6. Steve
    February 6, 2012

    Some very valid points are presented.

    A large part of the issue is that, among barefoot/minimalist enthusiasts, they seem to have wildly differing personal needs/preferences for a dress shoe.

    Oh yeah, I’ve tried Tom’s before. Love their mission, but their toe box is very narrow and sizing varies quite a bit depending on the material used for the individual model.

  7. Brian G
    February 5, 2012

    Eric: so, a list of shoes, huh? No better time than the present to start.

    Manufacturers currently selling casual shoes or running shoes that could easily pass for casual shoes or (hopefully) coming. My list is not all-inclusive by any means.

    Merrell. (See their Barefoot Life series for men and women. The men’s full grain leather one has the same feel as their Gloves.)

    Stem. (I swear these feel like you’re walking around in comfy house slippers all day long.)

    Tom’s. (Just this morning I had an ad in my browser for Tom’s Ballet Flats for women. Why I got this I don’t know. Anyways, they seem very similar to the women’s flats that were popular in the 80’s.)



    GoLite Footwear.

    Primal (coming soon)

    Anyone want to add to the list?

    • Brian G
      February 5, 2012

      Oops. Forgot this

      Patagonia. (Advocates)

      • Erik
        February 5, 2012

        Thanks Brian!

  8. Erik
    February 5, 2012

    Thanks for the insight Jason. Those shoes Richard linked to look pretty nice. I have a pair of the Patagonia Advocates, and my wife allows me wear them when we step out, so they must be OK. They’re a little hot in the summer, but they have pretty good ground-feel and are well-constructed.

    It’s a bit of a hassle shortening the leg of one’s casual pants, but I’ve left a few nice pairs as is for heeled occasions like weddings, etc. None of the non-running minimalist shoes I’ve seen are dressy enough for formal functions.

    Someone needs to put together a review list of all the minimalist casual shoes already available (hint, hint), as well as one for minimalist kiddie shoes, both sneakers and casual.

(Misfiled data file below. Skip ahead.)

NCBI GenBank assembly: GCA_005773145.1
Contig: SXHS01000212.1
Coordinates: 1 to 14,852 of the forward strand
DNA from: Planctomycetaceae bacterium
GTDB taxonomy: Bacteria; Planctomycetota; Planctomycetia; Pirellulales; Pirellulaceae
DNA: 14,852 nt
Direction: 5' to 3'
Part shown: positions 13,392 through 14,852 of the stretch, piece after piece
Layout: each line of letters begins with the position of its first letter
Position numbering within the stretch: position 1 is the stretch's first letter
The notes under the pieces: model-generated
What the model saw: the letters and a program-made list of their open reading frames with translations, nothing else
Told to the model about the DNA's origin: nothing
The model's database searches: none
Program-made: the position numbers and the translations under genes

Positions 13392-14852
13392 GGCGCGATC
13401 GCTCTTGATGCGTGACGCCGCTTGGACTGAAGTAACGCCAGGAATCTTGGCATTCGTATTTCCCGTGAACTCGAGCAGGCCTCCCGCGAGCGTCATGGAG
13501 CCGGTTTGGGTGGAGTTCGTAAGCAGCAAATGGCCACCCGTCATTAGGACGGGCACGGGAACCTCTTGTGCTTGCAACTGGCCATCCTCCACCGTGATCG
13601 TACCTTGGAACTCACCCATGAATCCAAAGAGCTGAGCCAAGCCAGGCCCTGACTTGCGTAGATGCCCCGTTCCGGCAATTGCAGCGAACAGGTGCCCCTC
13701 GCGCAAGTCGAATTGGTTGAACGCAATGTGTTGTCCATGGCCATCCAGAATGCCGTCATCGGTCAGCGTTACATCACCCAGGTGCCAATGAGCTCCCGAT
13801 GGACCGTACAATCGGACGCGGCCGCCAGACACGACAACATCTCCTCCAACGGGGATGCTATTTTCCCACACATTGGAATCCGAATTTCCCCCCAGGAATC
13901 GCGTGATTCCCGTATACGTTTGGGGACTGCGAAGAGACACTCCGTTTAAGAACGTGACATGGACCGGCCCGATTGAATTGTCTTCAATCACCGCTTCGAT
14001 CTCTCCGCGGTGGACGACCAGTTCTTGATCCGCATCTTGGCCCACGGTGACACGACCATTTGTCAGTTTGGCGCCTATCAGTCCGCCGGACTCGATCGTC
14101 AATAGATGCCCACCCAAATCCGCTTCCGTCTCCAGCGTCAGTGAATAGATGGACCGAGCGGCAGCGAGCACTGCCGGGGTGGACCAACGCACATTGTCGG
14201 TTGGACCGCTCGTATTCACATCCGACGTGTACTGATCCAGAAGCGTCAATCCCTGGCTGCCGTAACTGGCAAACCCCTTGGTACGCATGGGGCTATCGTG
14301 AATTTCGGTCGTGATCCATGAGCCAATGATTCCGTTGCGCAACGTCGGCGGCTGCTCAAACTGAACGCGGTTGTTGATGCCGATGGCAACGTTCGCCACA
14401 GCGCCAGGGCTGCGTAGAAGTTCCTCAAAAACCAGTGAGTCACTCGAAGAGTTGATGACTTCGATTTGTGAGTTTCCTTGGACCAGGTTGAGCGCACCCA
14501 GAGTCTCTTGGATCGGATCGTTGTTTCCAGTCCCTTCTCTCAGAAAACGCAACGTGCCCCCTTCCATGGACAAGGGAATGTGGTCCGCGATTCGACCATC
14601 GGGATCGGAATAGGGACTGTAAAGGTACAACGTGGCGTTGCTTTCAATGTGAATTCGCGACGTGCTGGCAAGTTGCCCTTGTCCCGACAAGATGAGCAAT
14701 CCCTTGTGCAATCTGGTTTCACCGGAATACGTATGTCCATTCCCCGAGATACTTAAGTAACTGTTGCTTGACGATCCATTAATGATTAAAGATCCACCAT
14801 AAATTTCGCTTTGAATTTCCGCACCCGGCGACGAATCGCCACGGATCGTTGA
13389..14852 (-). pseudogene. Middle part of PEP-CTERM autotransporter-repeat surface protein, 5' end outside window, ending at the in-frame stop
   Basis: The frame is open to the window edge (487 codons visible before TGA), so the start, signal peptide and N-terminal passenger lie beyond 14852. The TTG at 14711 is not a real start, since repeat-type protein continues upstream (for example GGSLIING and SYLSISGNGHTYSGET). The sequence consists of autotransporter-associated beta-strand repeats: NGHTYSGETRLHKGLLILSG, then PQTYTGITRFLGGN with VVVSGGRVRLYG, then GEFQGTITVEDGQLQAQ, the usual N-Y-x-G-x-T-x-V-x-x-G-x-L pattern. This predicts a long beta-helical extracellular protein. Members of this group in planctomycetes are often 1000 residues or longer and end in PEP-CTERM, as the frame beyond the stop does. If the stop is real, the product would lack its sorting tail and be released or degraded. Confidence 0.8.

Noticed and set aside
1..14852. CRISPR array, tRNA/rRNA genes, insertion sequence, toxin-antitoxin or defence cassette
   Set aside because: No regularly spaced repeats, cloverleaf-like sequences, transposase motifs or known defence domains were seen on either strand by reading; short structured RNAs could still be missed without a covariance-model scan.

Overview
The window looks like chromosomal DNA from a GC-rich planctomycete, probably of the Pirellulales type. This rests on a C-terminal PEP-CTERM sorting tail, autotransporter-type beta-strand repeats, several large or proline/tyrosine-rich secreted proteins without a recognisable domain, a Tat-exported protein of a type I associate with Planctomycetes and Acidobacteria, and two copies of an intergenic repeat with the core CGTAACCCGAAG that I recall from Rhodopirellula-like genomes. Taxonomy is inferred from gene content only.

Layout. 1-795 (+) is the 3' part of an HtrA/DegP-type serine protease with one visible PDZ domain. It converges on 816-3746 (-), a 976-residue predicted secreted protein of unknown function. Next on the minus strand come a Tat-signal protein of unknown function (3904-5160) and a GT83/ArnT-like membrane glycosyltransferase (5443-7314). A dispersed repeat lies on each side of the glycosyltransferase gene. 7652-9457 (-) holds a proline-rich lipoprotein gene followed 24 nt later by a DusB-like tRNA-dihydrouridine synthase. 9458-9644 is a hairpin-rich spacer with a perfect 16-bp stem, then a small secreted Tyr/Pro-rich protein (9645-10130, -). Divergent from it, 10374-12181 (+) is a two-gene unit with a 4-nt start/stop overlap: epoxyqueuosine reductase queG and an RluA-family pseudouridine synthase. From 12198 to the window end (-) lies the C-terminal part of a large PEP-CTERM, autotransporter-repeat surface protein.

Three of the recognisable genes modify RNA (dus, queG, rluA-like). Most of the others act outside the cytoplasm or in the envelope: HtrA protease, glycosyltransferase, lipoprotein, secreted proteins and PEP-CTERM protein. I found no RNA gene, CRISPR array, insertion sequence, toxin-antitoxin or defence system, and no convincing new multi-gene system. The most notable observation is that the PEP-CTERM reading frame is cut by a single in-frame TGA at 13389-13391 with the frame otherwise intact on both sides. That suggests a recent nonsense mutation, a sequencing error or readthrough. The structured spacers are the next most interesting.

9. niki_in_france
    February 5, 2012

    I haven’t found a good option. I have a pair of Vivos but the toe box is too pointy for me, they felt OK the first 30 minutes then started really hurting. After a summer of wearing flip-flop style shoes to work, I wore my VFF. I was worried that my co-workers would make fun of me, the boss tell me I wasn’t allowed to wear shoes like that. But it wasn’t that bad, in fact 3 co-workers ended up buying pairs for themselves! We’re only 25 people so that’s pretty good. Although I have to admit I did get a few laughs.

  10. Mountain
    February 5, 2012

    Hey Jason,

    My name is Mountain and I’m the founder of the Primal Professional barefoot dress shoe. Since May 2010, we’ve been developing a shoe with all the features you’ve described above, and I’m happy to say we’ll be shipping this year. As we’re getting an official site set up, I’d like to share with you our crowdfunding video, where you can learn more about our story and innovative features that reconcile the barefoot and dress worlds, at I’d love to get your feedback or answer any questions.

    • Richard
      February 5, 2012

      Very nice Mountain. I love the fake heel. Good luck!

    • Anne
      February 5, 2012

      What a brilliant idea! Can you make one for ladies too, please? And ship to the UK…

    • Chadisbarefoot
      February 5, 2012

      Yeah, for $300!!!!

      Sorry for sounding snarky, but geez! I am sure they are high quality and all, but people nearly had a heart attack over $160 VIVO Evos while they were pretty much the only legit minimalist shoe on the market. $300 is absurd.

  11. briderdt (David)
    February 4, 2012

    I see a different possibility. How about this:

    When wear testers are contracted to try out the shoes, they sign non-disclosure agreements which prevent them from creating the demand (blogging about them) early enough in the process for the stores to order. How about we change this? I’m not saying scuttle the NDA’s entirely, but if the shoe companies unfettered us early enough, we could create the demand and communicate it to the brick-and-mortars in time for them to order them for stock.

    Changes the process, but hey, isn’t that what we’re all about here anyway?

  12. .:Ash:.
    February 4, 2012

    So true. I’ve been wearing a model from the Simple brand, which, as you may or may not know, is no longer making shoes. So, after the hemp canvas on my super flat, super comfy Simple shoes tears, I’ll have to go searching for another minimalish business-casual option.

  13. Richard
    February 4, 2012

    I think if I had to return to an office environment I would maybe give Toms a try. I have never seen these in person but they look good online.
    This review says “Barefoot runners will appreciate these shoes”. Not sure about the reviewer.

    Anyone use these?

    • John
      February 5, 2012

      Yes, Tom’s toebox is extremely narrow, and definitely not natural or anatomical. I could never recommend them to anyone. They are trendy hipster shoes.

  14. Fitz
    February 4, 2012

    Sanük has some models that bear consideration in my opinion. Especially if you stretch more toward the casual side of the scale.